NWCDN Members regularly post articles and summary judgements in workers’ compensations law in your state.
Select a state from the dropdown menu below to scroll through the state specific archives for updates and opinions on various workers’ compensation laws in your state.
Contact information for NWCDN members is also located on the state specific links in the event you have additional questions or your company is seeking a workers’ compensation lawyer in your state.
First ALJ Opinion on COVID-19
Perkins v. North American Stainless, (WC 2021-01615)
Employee Perkins was a mechanical maintenance shift technician working 12-hour shifts in close proximity to his crew partner, Springer. Perkins contracted COVID-19 and died. His widow, Megan Perkins alleged he caught COVID-19 from Springer at work on 8/8/21.
Springer testified that Perkins had been to a party on 8/7/21 at Parkers’ house. Springer had been to the outdoor races earlier in the day but did not go to the party. The two were off on 8/9/21 and 8/10/21 and Springer testified that during their shift on 8/11/21, Perkins was not feeling well and complained of sinus issues. Another employee testified to same.
On 8/13/21, Perkins texted Springer that his wife had pneumonia and he didn’t want to go to doctor and was taking Aleve D. Springer developed sinus pressure on 8/14/21 and tested positive for COVID on 8/15/21, texting his results to Perkins. Perkins texted Springer on 8/16/21 that he was also positive, stating: “I bet we got it from parkers. meg said him and all kinds of people are sick from down there…wonder if we should tell hr that so they don’t think we have it at work cause she was down there too.”
Megan denied that he or she went to a party at Parker’s house. She testified that Perkins, herself, her three children, and her mother all lived together. All three children played outdoor soccer and attended public school. She and Perkins ate out in Louisville on 8/4/21 for their anniversary and went to breakfast on 8/11/21. She did not recall Perkin’s having any symptoms until he told her he was feeling sick on 8/15/21. They went to the hospital, and both tested positive for COVID. She had been having sinus issues for three weeks and frequently had infections due to a deviated septum. All three children tested positive after 8/15/21.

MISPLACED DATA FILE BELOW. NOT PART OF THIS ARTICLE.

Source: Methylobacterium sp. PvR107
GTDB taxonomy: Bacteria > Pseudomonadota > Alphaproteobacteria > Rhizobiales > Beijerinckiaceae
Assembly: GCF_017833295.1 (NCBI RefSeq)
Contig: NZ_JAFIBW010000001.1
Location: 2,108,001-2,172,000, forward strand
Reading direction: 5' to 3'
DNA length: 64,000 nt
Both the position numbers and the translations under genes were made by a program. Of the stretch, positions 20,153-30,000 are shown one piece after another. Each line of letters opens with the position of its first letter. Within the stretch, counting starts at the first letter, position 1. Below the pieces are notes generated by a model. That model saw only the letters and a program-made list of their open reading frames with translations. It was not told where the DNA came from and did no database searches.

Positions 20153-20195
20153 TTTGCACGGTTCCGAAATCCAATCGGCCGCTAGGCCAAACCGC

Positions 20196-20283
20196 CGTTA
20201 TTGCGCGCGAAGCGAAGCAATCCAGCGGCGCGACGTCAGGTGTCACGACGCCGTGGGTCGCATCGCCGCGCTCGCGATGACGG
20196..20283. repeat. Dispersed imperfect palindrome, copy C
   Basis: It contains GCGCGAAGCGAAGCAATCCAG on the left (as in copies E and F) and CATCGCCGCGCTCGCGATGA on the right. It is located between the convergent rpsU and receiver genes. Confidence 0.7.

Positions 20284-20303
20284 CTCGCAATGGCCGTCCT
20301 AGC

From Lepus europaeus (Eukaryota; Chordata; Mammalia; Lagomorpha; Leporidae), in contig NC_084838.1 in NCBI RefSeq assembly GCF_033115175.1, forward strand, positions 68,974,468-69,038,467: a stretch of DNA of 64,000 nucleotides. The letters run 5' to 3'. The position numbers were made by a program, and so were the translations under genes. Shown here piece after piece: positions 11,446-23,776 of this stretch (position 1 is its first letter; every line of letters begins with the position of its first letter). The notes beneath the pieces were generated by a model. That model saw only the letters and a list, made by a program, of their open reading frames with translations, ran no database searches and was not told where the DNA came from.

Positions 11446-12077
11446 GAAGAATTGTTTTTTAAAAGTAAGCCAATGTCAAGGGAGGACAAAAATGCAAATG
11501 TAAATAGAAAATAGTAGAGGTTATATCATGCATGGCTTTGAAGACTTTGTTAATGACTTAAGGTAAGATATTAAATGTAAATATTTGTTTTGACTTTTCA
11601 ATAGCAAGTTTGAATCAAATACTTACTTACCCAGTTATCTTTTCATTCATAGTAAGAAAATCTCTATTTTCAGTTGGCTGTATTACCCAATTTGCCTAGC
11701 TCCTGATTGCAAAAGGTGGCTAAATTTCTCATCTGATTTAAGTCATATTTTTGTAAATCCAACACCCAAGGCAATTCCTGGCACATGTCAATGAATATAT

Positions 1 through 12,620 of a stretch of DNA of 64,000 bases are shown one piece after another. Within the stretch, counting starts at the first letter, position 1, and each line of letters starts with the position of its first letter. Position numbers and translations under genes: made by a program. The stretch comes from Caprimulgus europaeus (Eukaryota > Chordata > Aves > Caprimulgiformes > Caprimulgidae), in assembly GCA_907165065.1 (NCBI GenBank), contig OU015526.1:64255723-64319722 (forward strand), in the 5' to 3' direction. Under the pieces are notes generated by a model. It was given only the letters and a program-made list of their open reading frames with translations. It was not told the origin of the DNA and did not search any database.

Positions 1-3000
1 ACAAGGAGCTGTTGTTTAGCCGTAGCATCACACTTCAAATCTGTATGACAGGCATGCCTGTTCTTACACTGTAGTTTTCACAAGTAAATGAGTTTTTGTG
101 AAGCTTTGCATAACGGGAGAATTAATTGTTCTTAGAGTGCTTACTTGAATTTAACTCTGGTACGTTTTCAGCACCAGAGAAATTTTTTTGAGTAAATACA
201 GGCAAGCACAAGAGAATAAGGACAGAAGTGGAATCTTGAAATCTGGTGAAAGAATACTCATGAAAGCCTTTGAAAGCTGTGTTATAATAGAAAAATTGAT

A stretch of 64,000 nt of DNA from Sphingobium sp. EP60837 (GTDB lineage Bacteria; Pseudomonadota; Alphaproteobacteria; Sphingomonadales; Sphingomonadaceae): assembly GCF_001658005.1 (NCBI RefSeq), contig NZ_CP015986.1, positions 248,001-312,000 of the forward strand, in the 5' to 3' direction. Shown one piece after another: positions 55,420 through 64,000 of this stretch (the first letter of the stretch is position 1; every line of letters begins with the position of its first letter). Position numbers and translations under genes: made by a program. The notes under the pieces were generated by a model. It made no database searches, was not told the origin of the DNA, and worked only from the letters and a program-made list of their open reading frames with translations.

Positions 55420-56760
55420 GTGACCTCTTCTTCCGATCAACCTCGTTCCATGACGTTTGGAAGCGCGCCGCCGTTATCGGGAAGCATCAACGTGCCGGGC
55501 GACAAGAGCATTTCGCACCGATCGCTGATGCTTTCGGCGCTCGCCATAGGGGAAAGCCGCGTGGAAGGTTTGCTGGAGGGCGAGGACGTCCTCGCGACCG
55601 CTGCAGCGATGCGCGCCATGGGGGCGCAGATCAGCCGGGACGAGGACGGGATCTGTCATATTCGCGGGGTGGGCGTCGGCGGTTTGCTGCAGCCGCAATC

Perkin’s doctor stated that his COVID symptoms were consistent with exposure at work on 8/8/21 but he could not say for sure that his exposure was from work. The employer’s expert determined there was no way to know for certain how and where Perkins contracted COVID, but he and his wife likely contracted it at the same time since they were symptomatic at the same time and hospitalized at the same time and that their children were the most likely source. He further testified that Springer likely contracted COVID from Perkins since Perkins had symptoms several days before Springer.
The ALJ held that Perkins did not prove a workplace injury arising out of employment. He failed to prove an occupational disease since COVID is not “incidental to the character of the business” which is manufacturing steel. Furthermore, Perkins did not prove that the COVID was caused by a work exposure. Perkins had a communicable disease but failed to prove he was at a greater risk than the general public of contracting the communicable disease due to his employment, and therefore the claim is barred.
Coming and Going Rule and Traveling Employee Exception
Com. Of Kentucky, Personnel Cabinet v. Timmons (2021-SC-0271-WC)
Timmons worked in the office daily but was also required to conduct occasional home visits and off-site trainings. While leaving her home to conduct a training at a nearby church, she fell on the front steps. The Commonwealth contested the work-relatedness of the claim arguing for application of the coming and going rule. Timmons argued that the travelling-employee exception to the going and coming rule applied.
The ALJ determined the injury was not work-related and the travelling-employee exception did not apply. The Workers’ Compensation Board reversed finding the travelling-employee exception applicable and the Court of Appeals agreed. The Supreme Court of Kentucky reversed the Court of Appeals, determining that the traveling employee exception to the coming and going rule does not apply until the travelling employee leaves their property, exposing themselves to the common risks of the public street.
2023 Workers’ Compensation Benefit Schedule
The 2023 Benefit Schedule has been published by the Department of Workers’ Claims and can be found here:
2023 Discount Rate Order and Tables
The Discount Rate Order and Tables can be found here:
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